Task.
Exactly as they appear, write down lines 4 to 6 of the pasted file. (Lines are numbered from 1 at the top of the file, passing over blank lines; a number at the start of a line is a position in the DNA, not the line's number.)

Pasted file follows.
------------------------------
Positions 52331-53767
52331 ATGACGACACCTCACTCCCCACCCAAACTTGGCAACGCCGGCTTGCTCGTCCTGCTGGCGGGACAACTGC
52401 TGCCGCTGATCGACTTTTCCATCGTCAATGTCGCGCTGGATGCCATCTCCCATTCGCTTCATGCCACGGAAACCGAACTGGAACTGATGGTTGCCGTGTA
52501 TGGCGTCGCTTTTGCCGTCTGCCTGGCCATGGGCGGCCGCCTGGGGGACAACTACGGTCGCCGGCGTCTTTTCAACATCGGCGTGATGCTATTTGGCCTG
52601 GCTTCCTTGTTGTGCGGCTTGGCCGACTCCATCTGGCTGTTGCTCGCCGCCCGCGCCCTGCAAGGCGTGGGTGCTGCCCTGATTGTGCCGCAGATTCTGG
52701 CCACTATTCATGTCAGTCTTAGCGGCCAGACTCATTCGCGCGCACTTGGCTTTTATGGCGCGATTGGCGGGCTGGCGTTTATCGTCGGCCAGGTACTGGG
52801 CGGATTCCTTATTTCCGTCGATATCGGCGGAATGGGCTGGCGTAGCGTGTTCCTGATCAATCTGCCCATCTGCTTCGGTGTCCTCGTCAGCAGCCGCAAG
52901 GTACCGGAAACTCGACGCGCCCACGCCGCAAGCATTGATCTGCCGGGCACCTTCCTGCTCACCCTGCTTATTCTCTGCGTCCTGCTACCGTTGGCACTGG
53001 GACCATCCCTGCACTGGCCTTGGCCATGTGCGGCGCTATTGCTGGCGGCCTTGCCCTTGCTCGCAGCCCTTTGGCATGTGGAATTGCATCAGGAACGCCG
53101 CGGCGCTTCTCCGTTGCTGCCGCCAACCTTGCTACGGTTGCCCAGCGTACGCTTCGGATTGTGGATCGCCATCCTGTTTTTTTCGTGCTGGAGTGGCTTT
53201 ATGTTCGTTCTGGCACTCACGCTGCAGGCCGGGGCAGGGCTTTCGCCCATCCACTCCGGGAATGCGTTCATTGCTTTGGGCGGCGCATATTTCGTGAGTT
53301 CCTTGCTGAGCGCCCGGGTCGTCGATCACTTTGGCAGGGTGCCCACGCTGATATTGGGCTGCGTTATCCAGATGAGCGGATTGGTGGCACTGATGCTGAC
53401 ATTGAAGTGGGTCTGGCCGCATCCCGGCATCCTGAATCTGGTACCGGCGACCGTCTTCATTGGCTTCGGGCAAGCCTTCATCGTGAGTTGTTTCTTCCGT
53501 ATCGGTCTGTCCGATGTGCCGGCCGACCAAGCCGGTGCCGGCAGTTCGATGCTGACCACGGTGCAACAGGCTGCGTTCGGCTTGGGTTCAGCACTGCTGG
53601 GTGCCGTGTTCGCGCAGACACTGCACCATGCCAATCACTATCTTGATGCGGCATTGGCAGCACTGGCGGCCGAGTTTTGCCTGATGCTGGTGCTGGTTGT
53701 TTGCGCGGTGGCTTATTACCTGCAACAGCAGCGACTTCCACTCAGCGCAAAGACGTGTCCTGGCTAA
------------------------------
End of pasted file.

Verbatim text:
52501 TGGCGTCGCTTTTGCCGTCTGCCTGGCCATGGGCGGCCGCCTGGGGGACAACTACGGTCGCCGGCGTCTTTTCAACATCGGCGTGATGCTATTTGGCCTG
52601 GCTTCCTTGTTGTGCGGCTTGGCCGACTCCATCTGGCTGTTGCTCGCCGCCCGCGCCCTGCAAGGCGTGGGTGCTGCCCTGATTGTGCCGCAGATTCTGG
52701 CCACTATTCATGTCAGTCTTAGCGGCCAGACTCATTCGCGCGCACTTGGCTTTTATGGCGCGATTGGCGGGCTGGCGTTTATCGTCGGCCAGGTACTGGG